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Lancaster UK


The Lancaster was literally the 'phoenix that rose from the ashes' of the disastrous Manchester programme of 1940-41. The latter machine was powered by two Rolls-Royce Vultures, and boasted a layout near-identical to the Lancaster, but was plagued by grave engine reliability problems. Avro realised that its airframe design was essentially right, however, and turned to Rolls-Royce and demanded access to its Merlin powerplant. The Manchester had been chronically underpowered, so Avro ensured that its replacement suffered no such problems by installing four Merlin xs. The prototype flew on 9 January 1941, an order for 1070 bombers was placed just months later and the first production machines emerged that October. Some 59 Bomber Command units saw service with the Lancaster, flying 156,000 sorties and dropping 608,612 tons of bombs and 51 million incendiaries. A total of 7377 airframes were built, this number being split between five marks. Post-war, Lancasters survived in maritime patrol, transport and test trials roles until the late 1950s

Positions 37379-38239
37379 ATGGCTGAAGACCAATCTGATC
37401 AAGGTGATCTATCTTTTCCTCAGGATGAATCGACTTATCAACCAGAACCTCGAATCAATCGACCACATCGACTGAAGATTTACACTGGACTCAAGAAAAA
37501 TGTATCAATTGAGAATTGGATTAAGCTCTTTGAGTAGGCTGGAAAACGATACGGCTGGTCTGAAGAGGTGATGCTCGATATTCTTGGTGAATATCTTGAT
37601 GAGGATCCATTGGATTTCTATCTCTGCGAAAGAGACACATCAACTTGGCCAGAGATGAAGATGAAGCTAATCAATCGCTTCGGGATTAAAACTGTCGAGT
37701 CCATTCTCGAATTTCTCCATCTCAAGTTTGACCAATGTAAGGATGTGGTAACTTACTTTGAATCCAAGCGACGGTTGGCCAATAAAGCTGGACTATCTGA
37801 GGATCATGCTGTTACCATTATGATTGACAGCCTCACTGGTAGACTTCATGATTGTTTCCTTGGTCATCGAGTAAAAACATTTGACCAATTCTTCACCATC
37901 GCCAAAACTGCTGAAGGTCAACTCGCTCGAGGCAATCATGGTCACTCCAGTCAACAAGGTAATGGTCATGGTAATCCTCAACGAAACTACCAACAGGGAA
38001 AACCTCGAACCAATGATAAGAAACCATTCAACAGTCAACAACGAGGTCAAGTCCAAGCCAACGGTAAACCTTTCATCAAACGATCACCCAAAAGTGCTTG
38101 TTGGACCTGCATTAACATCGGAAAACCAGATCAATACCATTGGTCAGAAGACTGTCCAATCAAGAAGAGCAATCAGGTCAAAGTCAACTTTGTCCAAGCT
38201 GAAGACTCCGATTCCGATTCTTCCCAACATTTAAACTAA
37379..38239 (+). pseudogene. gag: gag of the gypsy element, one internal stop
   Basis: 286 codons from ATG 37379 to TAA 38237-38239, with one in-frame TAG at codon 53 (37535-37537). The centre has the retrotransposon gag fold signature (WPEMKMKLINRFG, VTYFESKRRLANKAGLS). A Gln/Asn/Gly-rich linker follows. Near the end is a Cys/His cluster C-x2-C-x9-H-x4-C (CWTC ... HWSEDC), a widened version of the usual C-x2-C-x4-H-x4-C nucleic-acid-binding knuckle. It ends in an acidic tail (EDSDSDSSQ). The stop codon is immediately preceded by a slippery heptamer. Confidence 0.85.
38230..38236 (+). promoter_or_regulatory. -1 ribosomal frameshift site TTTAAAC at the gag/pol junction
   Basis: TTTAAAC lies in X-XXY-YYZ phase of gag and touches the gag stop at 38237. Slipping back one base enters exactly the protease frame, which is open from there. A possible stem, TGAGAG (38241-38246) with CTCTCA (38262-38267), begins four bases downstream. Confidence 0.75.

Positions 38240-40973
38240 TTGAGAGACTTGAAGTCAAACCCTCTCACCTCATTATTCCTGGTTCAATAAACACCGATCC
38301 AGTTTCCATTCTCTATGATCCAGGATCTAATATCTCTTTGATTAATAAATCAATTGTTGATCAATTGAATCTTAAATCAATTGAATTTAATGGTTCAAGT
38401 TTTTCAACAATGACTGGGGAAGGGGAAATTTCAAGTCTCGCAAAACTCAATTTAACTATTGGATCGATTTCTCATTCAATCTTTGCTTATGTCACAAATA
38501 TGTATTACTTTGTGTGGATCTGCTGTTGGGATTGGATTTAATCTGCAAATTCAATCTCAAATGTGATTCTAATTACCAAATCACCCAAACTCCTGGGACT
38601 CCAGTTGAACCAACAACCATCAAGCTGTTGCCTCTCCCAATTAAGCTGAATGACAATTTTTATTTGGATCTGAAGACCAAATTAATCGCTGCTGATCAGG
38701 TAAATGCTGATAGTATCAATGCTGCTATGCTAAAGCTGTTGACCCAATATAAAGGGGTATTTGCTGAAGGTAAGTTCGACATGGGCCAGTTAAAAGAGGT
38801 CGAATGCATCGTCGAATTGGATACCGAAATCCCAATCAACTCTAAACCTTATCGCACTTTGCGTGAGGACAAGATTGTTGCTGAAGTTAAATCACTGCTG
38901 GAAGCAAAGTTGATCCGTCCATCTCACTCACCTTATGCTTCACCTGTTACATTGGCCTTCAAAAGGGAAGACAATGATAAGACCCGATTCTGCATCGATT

Engines: 4 Rolls-Royce Merlin 24

Thrust: 5120hp

Length: 69ft 6in

Span: 102ft 0in

Max speed: 287mph

Range: 2530 miles

Aircrew: 7/9

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Lancaster Lancaster